According to Seinfeld’s attorney, “Jerry has been working in good faith to get to the bottom of this matter. He has asked Fica Frio for evidence to substantiate the allegations. Fica Frio ignored Jerry and instead filed this frivolous lawsuit.”

The attorney added, “Jerry consigned the car to Gooding and Company, an auction house, which is responsible for the sale. Nevertheless, Jerry is willing to do what’s right and fair, and we are confident the court will support the need for an outside evaluator to examine the provenance of the car.”

Determining the authenticity of vintage cars is not as cut and dried as it would appear. The vast majority of civil suits end in some sort of settlement between the parties.

In an interesting little twist, one classic episode of “Seinfeld” deals with a plot line that bears a resemblance with regard to the “authenticity” theme.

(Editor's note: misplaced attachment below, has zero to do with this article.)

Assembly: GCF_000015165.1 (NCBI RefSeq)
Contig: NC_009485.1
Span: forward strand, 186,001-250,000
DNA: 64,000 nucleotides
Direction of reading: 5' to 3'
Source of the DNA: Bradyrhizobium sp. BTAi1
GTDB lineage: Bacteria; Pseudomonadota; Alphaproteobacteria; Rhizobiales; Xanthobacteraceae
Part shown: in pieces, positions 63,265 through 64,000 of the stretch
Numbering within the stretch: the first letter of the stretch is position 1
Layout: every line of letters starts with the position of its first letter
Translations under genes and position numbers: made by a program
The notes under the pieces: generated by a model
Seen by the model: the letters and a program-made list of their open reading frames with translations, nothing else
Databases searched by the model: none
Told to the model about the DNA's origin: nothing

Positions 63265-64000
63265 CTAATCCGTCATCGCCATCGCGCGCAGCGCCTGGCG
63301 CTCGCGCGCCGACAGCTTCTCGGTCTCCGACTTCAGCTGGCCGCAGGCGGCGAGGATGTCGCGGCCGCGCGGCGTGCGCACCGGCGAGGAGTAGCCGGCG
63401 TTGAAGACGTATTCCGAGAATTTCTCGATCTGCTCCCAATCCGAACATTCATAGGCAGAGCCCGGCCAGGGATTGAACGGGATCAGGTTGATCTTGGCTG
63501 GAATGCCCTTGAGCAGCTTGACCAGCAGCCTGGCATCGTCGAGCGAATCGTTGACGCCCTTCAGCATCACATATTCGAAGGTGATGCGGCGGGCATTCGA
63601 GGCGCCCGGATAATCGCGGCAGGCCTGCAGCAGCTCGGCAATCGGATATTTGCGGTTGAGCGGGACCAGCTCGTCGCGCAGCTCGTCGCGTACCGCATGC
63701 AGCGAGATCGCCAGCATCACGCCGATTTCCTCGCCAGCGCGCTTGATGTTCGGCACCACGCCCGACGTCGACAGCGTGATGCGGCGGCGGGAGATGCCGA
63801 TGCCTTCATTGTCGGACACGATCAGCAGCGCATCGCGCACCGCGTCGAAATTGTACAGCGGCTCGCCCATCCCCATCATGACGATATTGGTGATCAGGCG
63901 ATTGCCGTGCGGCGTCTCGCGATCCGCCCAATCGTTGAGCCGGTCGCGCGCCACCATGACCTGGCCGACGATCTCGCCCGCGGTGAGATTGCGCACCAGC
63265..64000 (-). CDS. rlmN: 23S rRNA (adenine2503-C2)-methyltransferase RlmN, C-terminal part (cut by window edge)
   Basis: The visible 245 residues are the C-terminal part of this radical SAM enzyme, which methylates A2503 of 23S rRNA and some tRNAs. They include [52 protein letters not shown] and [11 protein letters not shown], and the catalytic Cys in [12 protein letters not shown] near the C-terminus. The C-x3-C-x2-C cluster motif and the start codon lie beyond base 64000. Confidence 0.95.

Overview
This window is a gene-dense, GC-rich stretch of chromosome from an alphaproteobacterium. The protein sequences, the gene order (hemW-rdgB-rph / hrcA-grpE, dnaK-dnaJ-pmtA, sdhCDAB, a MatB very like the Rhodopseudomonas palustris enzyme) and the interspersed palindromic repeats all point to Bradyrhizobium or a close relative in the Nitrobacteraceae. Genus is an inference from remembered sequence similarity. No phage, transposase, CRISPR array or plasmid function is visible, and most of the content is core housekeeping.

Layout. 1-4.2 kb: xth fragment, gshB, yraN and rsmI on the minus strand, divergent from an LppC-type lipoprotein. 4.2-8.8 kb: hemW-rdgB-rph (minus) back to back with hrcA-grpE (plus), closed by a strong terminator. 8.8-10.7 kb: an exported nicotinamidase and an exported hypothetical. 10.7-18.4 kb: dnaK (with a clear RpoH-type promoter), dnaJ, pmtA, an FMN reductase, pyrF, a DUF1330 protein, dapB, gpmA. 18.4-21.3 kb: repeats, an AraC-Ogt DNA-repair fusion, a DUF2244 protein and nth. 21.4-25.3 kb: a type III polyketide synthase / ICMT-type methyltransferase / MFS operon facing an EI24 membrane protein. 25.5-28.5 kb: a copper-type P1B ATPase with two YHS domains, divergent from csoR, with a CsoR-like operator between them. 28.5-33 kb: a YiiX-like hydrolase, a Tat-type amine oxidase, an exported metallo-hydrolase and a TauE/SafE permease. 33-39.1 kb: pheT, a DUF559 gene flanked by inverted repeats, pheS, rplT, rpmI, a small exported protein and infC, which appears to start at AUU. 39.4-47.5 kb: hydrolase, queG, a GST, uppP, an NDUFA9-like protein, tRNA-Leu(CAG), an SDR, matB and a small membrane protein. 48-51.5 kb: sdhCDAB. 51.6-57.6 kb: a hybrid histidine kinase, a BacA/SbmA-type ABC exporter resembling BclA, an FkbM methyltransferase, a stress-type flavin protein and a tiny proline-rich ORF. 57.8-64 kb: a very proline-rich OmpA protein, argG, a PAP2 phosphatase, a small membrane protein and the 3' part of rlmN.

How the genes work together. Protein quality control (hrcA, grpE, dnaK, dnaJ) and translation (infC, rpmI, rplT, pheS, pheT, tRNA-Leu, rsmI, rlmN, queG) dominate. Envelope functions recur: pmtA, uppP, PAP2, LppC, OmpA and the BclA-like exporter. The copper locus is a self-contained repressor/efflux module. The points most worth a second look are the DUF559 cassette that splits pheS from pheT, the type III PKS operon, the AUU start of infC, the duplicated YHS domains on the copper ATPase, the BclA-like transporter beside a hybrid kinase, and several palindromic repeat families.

The George character on the TV show is about to purchase a 1989 Volvo sedan, but the car salesman talks him into buying a 1989 LeBaron convertible instead. The smooth talking salesman is able to get George to believe that the vehicle was previously owned by famed actor Jon Voight.

It turns out that the car was indeed owned by a Mr. Voight, who was not an actor but rather a periodontist, and happened to bear the same first name but with the alternate spelling of “John.”

As Seinfeld, via his attorney, attempts to obtain some leverage for the negotiation process, he might ask Jerry how George handled his bad “Voight” deal.

The Democrats Sham Lawsuit

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After more than a year, scores of interviews, mountains of documents, raids on witnesses, and tens of millions of dollars squandered away, there is still no evidence to support the allegation that President Donald Trump was involved in any type of “Russian collusion.”